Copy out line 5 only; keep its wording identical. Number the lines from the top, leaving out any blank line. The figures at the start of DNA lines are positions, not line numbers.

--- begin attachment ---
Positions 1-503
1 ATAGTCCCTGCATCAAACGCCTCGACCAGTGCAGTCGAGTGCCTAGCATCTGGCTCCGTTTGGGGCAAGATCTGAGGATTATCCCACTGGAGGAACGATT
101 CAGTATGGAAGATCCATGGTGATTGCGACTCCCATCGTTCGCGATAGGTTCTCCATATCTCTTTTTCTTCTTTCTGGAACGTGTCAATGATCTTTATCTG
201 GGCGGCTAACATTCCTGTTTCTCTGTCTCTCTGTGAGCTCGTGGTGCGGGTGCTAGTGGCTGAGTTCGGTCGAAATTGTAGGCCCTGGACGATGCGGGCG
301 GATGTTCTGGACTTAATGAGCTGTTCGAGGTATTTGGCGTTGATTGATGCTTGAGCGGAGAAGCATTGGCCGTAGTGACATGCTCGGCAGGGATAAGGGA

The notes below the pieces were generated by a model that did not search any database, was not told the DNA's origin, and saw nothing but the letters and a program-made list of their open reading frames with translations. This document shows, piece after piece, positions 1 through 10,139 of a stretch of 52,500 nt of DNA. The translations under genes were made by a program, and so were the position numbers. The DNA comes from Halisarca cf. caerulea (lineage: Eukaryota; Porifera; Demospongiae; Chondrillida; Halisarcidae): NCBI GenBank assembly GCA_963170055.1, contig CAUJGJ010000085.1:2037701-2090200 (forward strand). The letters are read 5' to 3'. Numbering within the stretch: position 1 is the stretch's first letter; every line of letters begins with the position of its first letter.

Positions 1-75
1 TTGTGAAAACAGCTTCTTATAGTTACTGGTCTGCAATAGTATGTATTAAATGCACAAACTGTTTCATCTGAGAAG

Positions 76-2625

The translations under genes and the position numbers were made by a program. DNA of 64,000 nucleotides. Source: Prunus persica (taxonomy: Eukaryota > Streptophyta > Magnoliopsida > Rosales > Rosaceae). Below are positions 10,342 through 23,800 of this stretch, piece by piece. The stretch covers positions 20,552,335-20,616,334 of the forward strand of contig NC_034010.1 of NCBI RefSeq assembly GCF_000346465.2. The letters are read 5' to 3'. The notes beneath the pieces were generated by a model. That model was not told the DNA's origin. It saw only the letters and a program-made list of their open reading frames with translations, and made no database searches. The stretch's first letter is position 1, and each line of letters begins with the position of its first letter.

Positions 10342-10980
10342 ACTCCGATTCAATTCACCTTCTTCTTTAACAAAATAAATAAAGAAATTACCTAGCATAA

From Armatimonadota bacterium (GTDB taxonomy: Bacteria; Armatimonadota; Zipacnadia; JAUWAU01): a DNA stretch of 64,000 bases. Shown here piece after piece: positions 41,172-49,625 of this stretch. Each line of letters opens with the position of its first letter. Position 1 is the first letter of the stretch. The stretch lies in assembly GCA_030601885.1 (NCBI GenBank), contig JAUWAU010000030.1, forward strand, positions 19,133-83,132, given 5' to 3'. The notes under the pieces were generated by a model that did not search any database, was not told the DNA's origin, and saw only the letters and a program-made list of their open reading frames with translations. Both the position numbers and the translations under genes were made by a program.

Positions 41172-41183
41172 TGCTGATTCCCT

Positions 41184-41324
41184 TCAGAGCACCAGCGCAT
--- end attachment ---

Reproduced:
301 GATGTTCTGGACTTAATGAGCTGTTCGAGGTATTTGGCGTTGATTGATGCTTGAGCGGAGAAGCATTGGCCGTAGTGACATGCTCGGCAGGGATAAGGGA